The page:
In part one of Helen’s story, we unpacked how purposeful employment gave Helen an anchor after her time in prison. In part two, we look at some of the mental health tools that supported Helen’s healing both before and after incarceration.
Powerful mental health tools
After her time on bail and in prison, Helen had to re-enter society, a transition that has had its own set of challenges and obstacles to face.
“It’s funny because you don’t really feel like you’re rebuilding anything, you just feel like you’re mostly just holding on. But having things in place – like family support, psychotherapy and a job – it gets you through. And it’s only when you’re reflecting backwards that you can have a bit of space and distance to see what it all meant.”
In her mental health toolkit, Helen cites movement, meditation and support from those close to her as crucial to her recovery journey.
Movement can be expressive, like dance, or simple, like going on a long walk. There are many benefits of exercise for mental health, particular as it can release serotonin and endorphins into your body to help boost your mood.
“It’s been a place where I don’t have to speak,” she explains. “And I can just be. Sometimes I find it hard to put my feelings into words, so having a movement practice of dance and yoga has become a big part of my healing journey.”
Meditation and mindfulness
Mindfulness can be a valuable tool to manage depression, anxiety and other mental health issues. Similarly, meditation can offer a free and accessible way for anyone to tune into their inner world and self-soothe.
“Meditation has been like a significant help,” Helen proclaims. “I can share that it’s been really hard because when I get quiet, my mind gets really loud. And when it gets really loud, it’s also really hard to hear myself.”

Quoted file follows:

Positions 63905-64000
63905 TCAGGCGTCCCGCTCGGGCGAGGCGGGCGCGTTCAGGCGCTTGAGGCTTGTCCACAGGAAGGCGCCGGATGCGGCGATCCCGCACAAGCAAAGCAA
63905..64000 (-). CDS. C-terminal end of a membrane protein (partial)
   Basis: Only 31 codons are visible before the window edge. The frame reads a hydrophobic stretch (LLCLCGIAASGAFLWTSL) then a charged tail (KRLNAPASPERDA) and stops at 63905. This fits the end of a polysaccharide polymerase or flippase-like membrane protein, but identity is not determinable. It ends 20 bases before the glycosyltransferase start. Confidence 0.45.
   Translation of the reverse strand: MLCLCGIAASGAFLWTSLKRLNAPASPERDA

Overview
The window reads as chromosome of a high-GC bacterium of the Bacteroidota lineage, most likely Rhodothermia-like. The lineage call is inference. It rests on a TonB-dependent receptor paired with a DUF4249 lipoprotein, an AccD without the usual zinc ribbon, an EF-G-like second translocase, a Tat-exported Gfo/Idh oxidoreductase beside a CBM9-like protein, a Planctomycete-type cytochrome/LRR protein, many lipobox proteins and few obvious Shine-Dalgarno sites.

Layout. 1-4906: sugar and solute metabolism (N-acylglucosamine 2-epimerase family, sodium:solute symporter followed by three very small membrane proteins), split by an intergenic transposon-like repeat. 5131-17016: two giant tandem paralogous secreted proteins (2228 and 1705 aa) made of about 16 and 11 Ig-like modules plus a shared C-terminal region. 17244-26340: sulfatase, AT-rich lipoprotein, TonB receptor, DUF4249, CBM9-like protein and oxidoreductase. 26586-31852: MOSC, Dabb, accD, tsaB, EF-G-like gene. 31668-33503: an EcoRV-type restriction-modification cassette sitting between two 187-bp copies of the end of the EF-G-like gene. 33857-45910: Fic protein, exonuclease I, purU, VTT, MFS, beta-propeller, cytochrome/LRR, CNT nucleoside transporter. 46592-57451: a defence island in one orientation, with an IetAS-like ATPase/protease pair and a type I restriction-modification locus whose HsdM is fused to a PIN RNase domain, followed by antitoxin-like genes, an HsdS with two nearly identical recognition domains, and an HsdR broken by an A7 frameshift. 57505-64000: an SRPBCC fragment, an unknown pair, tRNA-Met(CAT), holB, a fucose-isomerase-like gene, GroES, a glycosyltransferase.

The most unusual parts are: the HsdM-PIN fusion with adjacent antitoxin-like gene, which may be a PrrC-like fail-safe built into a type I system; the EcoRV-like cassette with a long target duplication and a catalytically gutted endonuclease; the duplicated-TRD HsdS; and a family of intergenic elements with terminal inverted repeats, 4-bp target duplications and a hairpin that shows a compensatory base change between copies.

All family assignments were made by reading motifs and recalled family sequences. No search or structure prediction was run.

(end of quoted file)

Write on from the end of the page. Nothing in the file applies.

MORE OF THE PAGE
“I started off trying to seek some kind of clarity or understanding and the more I practice I realise it’s more about acceptance of what is. I wish more people could find their own flavour of meditation or mindfulness because it’s been such a giving practice for me.”
Someone on your side
Exiting prison can be a shock, especially if someone doesn’t have any support. There’s a large gap between when a woman leaves prison and is able to access NDIS funding, which is a concern. This is where One Good* Day can make a big difference.
Our NDIS Recovery Coaches can begin working with incarcerated women while they’re still serving a sentence to lessen that gap and make sure they have support services lined up when they’re released.
“People have had a lot of factors that led them to be there. But when they’ve become ‘clean’ and they’ve got some clarity, they get such hope for a better life and a better future. But it’s still really hard. I have family and friends that stuck through it with me and I feel like support was something that was really scarce in prison. Some people don’t even have a friend that they can trust.”
“So what often happens is that they get really hopeful and have a ‘I can do this’ mentality, and then they trip up because there’s no one there to support them in any way. I wasn’t caught in a negative cycle per se, but I can see how hard the transition out of the justice system is for people who don’t have any support.”
Incarcerated women deserve better support
“There are supports, but they’re really time limited and resource poor. Plus they also fall within a system,” Helen explains. “So there’s a bit of a stigma around the transition, as well as a lack of personalised guidance around what to do next. A One Good* Day Recovery Coach in that space could become such a protective factor, and a significant piece of the puzzle.”
Reach out to us on 1300 146 631 or contact us here to learn about how a Recovery Coach can be your personal cheerleader and guide on the path to mental health recovery.